The Lord stood silent as Sarah railed, and when she finished, God said only, “I am God who sees; I see you and your pain; do not fear; I am God who provides.”

As the Lord Almighty, the God who Sees, departed from Sarah, she simply muttered, “We’ll see.” And soon they would: Abraham and Isaac would see a ram caught in a bush; she would see her husband and her beloved son of laughter come home. She saw but was never the same until the day she died.

Caravaggio, Michelangelo Merisi da, 1573-1610. Sacrifice of Isaac, from Art in the Christian Tradition, a project of the Vanderbilt Divinity Library, Nashville, TN. http://diglib.library.vanderbilt.edu/act-imagelink.pl?RC=54823 [retrieved July 5, 2020]. Original source: http://commons.wikimedia.org/wiki/File:Sacrifice_of_Isaac-Caravaggio_(c._1603).jpg.

I felt God inspiring me to tell the story this way today, perhaps because this passage brings up far more questions than it does answers, and even the answers are not all that palatable. Jewish and Christian interpreter’s regularly emphasize that this scene reveals Abraham’s faith to us, and foremost to God, who issued the command to sacrifice Isaac as a test. And yet, emphasizing this as a test and proof of Abraham’s faith leaves us with two nearly unanswerable questions: 1) What kind of parent would do such a thing as Abraham? and 2) Just who is God if God would ask for such a thing?

To the question of Abraham, we could reasonably say that Abraham never truly believed that he’d have to go through with the sacrifice. He’d already proved his faith repeatedly – even if he’d also stumbled a few times. And telling Isaac, “God will see to [the sacrifice],” demonstrates that Abraham believed God had another plan (v. 8). Except, what if giving birth to Isaac was the way God would see to it?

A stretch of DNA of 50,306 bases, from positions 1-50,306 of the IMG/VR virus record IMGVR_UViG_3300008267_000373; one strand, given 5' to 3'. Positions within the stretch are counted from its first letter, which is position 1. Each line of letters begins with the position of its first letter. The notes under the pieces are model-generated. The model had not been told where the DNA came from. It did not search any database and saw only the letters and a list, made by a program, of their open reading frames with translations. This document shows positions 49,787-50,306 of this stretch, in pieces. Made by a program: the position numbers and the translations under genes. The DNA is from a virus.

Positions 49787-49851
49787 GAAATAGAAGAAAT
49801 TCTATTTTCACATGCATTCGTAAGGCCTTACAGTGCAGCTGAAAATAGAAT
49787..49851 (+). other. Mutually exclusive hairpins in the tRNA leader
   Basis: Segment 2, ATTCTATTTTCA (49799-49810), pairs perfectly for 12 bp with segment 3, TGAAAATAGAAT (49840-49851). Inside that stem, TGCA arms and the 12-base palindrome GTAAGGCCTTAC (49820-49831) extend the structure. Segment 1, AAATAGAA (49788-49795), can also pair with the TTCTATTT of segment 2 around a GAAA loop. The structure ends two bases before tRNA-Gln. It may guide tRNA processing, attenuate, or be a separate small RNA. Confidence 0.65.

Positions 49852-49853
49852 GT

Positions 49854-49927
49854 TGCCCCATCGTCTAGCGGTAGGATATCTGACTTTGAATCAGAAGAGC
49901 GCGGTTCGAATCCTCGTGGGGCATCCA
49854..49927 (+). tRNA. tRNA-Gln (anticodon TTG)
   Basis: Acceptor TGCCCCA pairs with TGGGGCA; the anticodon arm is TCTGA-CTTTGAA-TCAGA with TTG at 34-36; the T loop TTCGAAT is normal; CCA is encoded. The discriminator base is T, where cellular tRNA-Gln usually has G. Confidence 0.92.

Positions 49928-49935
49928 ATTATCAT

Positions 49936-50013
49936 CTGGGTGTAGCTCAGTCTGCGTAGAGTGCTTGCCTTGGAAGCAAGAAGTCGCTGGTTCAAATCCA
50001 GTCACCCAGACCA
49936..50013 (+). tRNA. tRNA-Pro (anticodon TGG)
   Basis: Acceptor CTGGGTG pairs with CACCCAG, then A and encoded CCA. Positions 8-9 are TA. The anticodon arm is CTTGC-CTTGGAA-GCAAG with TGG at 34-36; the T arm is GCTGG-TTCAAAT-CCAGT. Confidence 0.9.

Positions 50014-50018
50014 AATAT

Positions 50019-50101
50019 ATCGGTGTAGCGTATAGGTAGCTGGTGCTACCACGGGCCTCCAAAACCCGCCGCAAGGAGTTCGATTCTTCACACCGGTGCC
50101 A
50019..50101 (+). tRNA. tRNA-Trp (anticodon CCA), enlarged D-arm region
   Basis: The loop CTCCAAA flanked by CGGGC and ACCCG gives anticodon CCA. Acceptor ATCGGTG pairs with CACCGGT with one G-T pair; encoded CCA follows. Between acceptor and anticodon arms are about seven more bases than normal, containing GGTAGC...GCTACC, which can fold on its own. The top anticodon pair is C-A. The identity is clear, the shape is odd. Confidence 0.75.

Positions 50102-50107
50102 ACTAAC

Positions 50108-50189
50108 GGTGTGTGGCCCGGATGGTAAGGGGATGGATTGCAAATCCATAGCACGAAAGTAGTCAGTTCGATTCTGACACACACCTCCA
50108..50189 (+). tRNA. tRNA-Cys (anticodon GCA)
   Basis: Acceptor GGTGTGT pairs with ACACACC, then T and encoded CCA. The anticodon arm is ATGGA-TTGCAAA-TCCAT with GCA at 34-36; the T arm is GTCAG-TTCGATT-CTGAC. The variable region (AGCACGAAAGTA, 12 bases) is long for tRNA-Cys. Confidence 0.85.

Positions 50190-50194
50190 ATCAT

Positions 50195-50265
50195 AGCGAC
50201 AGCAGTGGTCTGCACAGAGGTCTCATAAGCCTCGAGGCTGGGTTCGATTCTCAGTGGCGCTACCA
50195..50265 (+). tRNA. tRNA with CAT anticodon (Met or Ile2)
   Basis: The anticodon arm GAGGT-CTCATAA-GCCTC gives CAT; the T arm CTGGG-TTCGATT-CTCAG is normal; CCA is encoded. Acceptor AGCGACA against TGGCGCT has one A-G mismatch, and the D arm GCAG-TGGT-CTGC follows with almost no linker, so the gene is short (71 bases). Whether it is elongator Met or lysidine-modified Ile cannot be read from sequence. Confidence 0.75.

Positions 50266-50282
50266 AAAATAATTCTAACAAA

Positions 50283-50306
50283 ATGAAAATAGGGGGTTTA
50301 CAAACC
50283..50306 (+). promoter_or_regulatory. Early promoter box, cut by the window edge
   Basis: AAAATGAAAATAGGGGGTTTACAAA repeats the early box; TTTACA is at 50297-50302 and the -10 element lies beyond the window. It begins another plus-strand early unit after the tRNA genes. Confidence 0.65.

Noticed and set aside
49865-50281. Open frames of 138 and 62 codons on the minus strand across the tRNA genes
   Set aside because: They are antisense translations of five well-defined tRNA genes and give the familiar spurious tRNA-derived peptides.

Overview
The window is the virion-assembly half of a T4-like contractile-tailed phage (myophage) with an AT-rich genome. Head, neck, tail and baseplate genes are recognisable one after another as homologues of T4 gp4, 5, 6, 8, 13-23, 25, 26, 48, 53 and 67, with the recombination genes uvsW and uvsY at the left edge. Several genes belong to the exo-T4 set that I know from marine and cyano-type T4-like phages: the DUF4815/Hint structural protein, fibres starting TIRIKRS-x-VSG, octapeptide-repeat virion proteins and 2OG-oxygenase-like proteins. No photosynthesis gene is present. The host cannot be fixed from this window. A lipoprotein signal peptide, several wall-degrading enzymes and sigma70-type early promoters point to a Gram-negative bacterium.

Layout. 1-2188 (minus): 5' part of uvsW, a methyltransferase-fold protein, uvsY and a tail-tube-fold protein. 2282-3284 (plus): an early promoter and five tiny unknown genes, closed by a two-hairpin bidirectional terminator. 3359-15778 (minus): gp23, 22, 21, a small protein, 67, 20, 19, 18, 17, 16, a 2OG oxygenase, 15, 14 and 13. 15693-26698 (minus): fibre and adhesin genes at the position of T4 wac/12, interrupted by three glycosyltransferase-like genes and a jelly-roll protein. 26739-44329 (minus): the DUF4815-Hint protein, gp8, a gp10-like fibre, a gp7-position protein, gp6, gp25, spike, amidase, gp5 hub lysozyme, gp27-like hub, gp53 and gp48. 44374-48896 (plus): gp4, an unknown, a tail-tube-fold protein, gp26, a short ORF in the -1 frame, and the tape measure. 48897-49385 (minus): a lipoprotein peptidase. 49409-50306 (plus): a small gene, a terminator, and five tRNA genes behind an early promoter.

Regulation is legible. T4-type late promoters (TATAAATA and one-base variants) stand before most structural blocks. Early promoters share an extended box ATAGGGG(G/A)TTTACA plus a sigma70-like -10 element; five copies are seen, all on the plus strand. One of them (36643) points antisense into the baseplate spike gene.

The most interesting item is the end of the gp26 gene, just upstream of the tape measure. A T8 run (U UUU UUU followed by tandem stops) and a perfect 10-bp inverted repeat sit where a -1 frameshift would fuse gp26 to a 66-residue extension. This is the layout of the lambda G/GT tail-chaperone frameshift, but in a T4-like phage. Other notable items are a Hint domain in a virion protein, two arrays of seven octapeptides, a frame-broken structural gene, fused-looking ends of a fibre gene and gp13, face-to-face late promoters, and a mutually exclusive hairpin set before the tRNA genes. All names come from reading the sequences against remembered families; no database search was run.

And to the question of who God is, Jewish tradition tends to believe that God also never intended Abraham to go through with the murder. After all, such an act would contradict God’s direct prohibition against killing (Gen 9:6). It would also have made God a liar, because God explicitly promised that Abraham’s multitudinous offspring would come through Isaac (Gen 21:12). And, later, God would say through the prophet Jeremiah that asking people to sacrifice their children had never “[crossed] my mind” (Jer 7:31).

Perhaps these two interpretive tracks solve our biggest problems with the text: neither Abraham, nor God, ever intended Isaac to be killed. But, tell that to Sarah. Or Isaac.

Nevertheless, since this is part of the origin story of God’s relationship with God’s people, of which we are a part, we have to ask, “What is God saying through this passage to us, the church, today?” Perhaps much, but at least these three things.

Blake, William, 1757-1827. Abraham Preparing to Sacrifice Isaac, from Art in the Christian Tradition, a project of the Vanderbilt Divinity Library, Nashville, TN. http://diglib.library.vanderbilt.edu/act-imagelink.pl?RC=50248 [retrieved July 5, 2020]. Original source: http://www.mfa.org/.

First, God calls us to be a people who see people’s anguish, like God sees Abraham, Sarah, and Isaac’s. We don’t have to work too hard to imagine the trauma, pain, and grief of Sarah and Isaac, even if they’re silent or absent from the text. But their silence and absence is important. Who are those in our families, our communities, and our larger world who are silenced or absent from us? Who are those who’ve experienced trauma at the hands of faithful people seeking to (blindly?) do what they believe God has told them to do? Whose voices do we relegate to the margins, or who’ve been placed there by others, but to whom we don’t seek out to listen? If God is the God who sees, then how might we grow into God’s image, to be a people who see the pain, anguish, and grief of others with eyes of compassion and grace? How can we bear God’s presence with them?